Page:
## The Drag Polar

Welcome to Part 9 in the Fundamentals of Aircraft Design series. In the previous posts we have covered the fundamentals of flight, studied the wing, fuselage and empennage, and have been introduced to aerodynamic lift, drag and moment coefficients. Now we put it all together and run through a preliminary drag estimation of a new aircraft design. Let’s get started!

## Aircraft Engine and Propeller Sizing

Welcome to Part 10, the final installment in the Fundamentals of Aircraft Design series. In Part 9 we completed a preliminary drag estimation of a new light sport aircraft design. In this tutorial we build on from the drag estimation, and specify an engine and propeller combination in order to determine the variation in thrust with airspeed. By superimposing this thrust curve onto the drag graph, we can calculate the aircraft’s theoretical maximum speed, or speed at various engine power settings. Let’s get started!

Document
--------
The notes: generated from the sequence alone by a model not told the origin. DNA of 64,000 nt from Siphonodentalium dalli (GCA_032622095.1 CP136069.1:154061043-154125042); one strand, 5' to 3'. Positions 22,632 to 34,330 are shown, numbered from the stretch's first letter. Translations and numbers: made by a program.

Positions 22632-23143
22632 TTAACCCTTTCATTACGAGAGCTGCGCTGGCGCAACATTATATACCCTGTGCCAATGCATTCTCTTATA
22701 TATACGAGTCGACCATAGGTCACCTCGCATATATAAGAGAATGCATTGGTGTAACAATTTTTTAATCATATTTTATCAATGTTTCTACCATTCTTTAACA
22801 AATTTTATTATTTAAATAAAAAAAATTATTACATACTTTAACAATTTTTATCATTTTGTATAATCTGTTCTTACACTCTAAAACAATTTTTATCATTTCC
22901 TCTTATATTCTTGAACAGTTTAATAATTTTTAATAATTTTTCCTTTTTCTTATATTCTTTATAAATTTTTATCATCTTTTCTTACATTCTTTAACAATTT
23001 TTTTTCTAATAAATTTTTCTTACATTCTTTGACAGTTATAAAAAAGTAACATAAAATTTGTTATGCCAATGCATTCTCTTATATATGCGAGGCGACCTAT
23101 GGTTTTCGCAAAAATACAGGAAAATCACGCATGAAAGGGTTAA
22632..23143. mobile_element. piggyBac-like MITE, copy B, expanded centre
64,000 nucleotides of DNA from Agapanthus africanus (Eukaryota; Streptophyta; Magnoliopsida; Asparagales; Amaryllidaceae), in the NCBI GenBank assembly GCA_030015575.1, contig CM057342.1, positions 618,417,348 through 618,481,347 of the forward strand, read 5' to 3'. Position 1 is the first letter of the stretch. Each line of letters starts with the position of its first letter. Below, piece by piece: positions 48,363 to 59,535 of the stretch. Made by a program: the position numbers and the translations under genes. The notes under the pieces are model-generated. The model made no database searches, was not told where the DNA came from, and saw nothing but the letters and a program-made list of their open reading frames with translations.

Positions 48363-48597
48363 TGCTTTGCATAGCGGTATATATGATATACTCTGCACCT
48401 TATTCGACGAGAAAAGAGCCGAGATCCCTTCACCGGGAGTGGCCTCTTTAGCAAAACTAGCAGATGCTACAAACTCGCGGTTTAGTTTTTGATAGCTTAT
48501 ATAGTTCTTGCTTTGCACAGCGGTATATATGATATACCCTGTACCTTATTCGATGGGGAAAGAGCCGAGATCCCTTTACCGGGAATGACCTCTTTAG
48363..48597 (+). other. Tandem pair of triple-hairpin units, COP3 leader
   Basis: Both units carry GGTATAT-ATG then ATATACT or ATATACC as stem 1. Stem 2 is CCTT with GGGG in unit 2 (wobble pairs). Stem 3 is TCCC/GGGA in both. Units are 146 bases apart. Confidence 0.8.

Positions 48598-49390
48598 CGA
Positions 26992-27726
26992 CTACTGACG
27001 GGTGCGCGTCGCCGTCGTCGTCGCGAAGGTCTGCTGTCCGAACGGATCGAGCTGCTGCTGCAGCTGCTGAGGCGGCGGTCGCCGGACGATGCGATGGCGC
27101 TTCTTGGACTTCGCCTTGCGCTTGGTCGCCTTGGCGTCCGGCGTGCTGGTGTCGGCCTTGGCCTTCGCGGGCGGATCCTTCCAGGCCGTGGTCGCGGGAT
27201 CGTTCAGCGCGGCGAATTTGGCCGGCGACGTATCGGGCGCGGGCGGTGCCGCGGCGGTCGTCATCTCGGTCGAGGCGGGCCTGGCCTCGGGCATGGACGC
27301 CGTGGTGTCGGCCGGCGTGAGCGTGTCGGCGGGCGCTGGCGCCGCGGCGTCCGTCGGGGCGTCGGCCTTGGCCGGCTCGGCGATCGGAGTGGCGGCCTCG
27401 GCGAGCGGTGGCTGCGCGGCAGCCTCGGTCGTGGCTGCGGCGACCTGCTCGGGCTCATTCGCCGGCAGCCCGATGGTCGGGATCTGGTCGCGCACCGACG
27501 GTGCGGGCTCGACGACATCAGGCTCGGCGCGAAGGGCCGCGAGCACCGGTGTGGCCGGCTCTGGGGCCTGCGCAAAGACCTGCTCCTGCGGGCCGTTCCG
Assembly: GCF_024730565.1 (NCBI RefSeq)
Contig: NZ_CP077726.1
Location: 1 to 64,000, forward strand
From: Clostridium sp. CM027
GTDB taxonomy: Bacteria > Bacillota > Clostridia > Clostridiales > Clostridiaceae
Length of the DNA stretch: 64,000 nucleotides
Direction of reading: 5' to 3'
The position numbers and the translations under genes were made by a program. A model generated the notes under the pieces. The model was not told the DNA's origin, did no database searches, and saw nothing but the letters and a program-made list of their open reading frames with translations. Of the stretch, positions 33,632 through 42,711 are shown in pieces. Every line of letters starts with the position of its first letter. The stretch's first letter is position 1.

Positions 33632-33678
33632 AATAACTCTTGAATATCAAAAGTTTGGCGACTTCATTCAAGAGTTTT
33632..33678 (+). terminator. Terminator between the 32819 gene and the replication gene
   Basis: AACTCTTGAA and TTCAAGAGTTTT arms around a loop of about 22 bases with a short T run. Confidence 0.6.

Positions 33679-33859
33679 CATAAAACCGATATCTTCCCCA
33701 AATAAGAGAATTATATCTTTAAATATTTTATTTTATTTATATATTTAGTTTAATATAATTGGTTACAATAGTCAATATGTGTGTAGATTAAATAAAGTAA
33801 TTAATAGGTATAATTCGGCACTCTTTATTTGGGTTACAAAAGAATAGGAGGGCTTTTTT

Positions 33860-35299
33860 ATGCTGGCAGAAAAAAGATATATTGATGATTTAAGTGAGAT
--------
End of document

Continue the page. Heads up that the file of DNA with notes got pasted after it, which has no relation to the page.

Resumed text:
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## Lifting Surface Correction Factor

The calculation below provides an estimation of the lifting surface correction factor used when compiling an estimation of the zero lift drag produced by the wing. This is described in the tutorial on the Drag Polar. The graph shown below was originally published in USAF Stability and Control Datcom [1] and reproduced in Roskam Part VI Chapter 4.2 [2]. The calculator provides an estimation of the correction factor based on the digitization of the graph and an interpolation between datapoints. The methodology is described below.
` Continue reading "Lifting Surface Correction Factor"`